Cameron Green and the ghost of Keith Miller

Australia has had the most remarkable list of players over recent generations, but no great all-rounder.

Cameron Green is just a good young prospect. But because of his all-round talents, he's entered this weird repressed cricket culture from Australia.  No cricket nation has been more thirsty for an all-rounder than them. For some of us (me) it's been an obsession.  And Green is the current most likely.

I have done a video on Australian all-rounder history, from bowling hungry captains through to Shane Watson.

When Miller passed away, I was working near Melbourne's centre, and there was a state funeral held at St Paul's Cathedral. Instead of having lunch, I walked across town during my break and headed up to the church's steps.

I wasn't sure if you could just walk in, or how a state funeral worked. But when I got near the doors, I couldn't go in. There was a complete lack of worth that came over me, like I didn't have the right to pay my respects.

But Miller wasn't talked about as someone who just played cricket in my childhood, there was something more about him to us as a family. His service, his attitude, and his cricket made him a sacred figure in our house.

My grandfather told a story of climbing a fence to watch Bradman make a duck at the MCG. But his favourite player was Keith Miller. My father talked of Miller a lot, despite the fact he was nine when Miller retired. My mother had grown up not far from where Miller had. He was one of the few cricketers my nan ever mentioned.

When I started reading cricket books, it was Miller's story that always stood out. His personality, talent and exploits were so captivating to me. I remember when the Keith Miller statue was put up at the MCG, and one day I came out of an exit and was beneath it for the first time.  It froze me, I just stared for the longest time, he felt like some kind of superhero even in statue form.

All this came out when I stood on those church steps.

When it comes to our family, it's clear that we probably had the Miller thing more than others. But there were many people - including much of the UK - who felt that way about Miller.

It was his personality, looks, and story that made him one of the most famous - and infamous - cricketers with people not in love with the sport.  It was his game that elevated him for cricket fans.  He was just an extraordinary all-round talent. To compare him to modern-day players he'd be Ben Stokes batting with Dale Steyn's bowling.

In Test cricket right now we have Stokes, Jason Holder, Ravi Jadeja and Shakib al Hasan. Four incredible all rounders, who if they keep playing at this level have a chance of being some of the greatest all-rounders we've had. But none will eclipse Miller's output, or probably even get close.

And Australia hasn't even an allrounder of their level since 1964.

That is what I kept thinking about when Cameron Green was being told he could be the next great Australian all-rounder. The absurdity of trying to live up to what Miller was, while at the same time it all being so long ago there are not many eyewitnesses left.

But what is genuinely remarkable is that a country that produced all-rounders quite regularly, finally near perfected one, and straight after went into the most incredible drought.

And there's obviously quite a few reasons. Possibly as the game gets more professional, we might see fewer all-rounders as players specialise more. And Australia was the first truly professional cricket nation.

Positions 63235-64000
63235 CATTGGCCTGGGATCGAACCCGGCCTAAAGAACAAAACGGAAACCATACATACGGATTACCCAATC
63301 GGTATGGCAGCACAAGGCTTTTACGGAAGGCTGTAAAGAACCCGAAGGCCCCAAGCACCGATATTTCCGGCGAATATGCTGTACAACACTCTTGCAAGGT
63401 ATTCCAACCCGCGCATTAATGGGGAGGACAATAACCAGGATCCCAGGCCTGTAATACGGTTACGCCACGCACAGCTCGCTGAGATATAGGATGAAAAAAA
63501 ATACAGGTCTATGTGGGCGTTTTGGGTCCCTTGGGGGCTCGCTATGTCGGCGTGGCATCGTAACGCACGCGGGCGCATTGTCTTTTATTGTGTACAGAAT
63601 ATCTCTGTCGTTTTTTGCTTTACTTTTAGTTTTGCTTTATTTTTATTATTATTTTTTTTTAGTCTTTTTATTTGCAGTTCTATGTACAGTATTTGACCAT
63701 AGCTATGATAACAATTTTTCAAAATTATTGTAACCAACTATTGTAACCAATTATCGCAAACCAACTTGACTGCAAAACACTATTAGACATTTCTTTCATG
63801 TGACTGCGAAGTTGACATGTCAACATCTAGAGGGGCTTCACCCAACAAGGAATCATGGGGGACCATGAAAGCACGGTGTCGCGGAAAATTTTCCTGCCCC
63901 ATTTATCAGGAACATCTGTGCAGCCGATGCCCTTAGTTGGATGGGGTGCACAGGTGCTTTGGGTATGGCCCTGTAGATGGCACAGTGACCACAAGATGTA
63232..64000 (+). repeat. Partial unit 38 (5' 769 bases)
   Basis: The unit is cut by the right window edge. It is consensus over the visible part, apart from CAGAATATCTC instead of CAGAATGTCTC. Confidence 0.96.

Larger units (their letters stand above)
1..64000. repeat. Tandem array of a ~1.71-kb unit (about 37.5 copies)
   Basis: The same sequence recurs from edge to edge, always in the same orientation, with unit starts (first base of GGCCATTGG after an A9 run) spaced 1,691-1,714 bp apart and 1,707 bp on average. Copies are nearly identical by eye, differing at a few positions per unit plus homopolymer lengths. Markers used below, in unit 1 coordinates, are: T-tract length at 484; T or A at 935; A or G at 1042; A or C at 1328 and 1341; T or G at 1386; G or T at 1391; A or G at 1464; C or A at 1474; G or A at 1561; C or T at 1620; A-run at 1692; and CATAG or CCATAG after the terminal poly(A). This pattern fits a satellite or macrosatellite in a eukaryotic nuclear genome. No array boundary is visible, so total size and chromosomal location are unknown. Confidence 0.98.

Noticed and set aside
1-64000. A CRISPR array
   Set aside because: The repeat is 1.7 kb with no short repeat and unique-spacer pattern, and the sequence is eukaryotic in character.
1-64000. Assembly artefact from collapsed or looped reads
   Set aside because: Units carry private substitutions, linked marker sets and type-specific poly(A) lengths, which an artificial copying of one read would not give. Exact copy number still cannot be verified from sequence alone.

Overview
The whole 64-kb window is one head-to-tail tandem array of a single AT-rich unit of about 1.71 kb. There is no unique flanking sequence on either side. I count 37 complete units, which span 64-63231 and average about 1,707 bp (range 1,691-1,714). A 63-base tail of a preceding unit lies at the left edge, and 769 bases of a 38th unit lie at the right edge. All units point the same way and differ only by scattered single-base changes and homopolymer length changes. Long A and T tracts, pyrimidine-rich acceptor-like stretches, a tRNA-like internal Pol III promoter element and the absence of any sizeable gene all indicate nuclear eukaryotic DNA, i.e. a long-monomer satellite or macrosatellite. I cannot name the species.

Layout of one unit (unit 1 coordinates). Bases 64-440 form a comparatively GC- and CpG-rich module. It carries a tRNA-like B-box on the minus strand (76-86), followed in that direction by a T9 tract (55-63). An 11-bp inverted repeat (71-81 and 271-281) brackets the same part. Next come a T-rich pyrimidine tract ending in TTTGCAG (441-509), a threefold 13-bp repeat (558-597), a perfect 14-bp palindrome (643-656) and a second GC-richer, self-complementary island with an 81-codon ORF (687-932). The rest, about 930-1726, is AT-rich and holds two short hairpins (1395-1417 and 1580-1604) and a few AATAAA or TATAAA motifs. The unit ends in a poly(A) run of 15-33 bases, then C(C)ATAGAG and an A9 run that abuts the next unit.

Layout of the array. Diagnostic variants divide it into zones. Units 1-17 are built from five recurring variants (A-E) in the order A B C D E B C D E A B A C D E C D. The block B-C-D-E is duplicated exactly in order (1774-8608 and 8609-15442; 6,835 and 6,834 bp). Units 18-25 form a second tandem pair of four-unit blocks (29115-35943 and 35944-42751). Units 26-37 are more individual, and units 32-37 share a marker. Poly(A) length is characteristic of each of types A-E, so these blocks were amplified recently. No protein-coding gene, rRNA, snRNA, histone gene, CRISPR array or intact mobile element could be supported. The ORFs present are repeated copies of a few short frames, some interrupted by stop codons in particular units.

Even before cricket went professional, Australian sport had already started to go pro. And that means many young athletes had better financial offers. If you look at Sobers, Imran, Miller, Kapil and Botham, they were incredible athletes. Botham and Miller both played football, Sobers, Kapil and Imran were stunning specimens as well. Today you can see that in Jadeja and Stokes.  It's possible that great Australian all-rounders are playing centre half-forward for the Bulldogs or trying out for Olympic high jump. Alex Keath and Mitch Marsh were two players CA courted to keep them away from the Australian Football League, they're both all-rounders.

Also, Australia were quite good for 70 years. They had an off decade in the 80s, and a few slip-ups along the way, but they were an incredible cricket team. Able to regularly find some of the best batsmen, keepers and bowlers in the world. It's not that they didn't need an all rounder - though from 95-07 you could argue they didn't - it's that they perhaps didn't need to gamble like other teams.

As a cricket culture, there is probably more of an idea that you pick your best eleven consisting of the strongest six batsmen, four most potent bowlers and the highest quality gloveman. But that has not always been adhered to. There were better keepers than Adam Gilchrist and Matthew Wade. Superior number sixes than Marcus North and Andrew Symonds. While perhaps having so many decent number eights from their first choice bowlers made that part easier.

But it's still remarkable that a cricket culture that can produce overlapping batting champions Greg Chapell, Allan Border, Steve Waugh, Ricky Ponting and Steve Smith like a conveyor belt hasn't been able to find one high-end all-rounder.  There should be at least one.  Right?

I mean it's odd, frustrating, and a little bizarre. And then someone like Green turns up, and all that hope and longing come back.  And all he needs to do to sate the Australian thirst is to be one of the best all-rounders who has played the game.

And he could be a top-class batsman and quality option with the ball, but it’s doubtful he’ll be anything like Keith Miller. Green can walk up the church stairs, but it would take something remarkable to enter the building.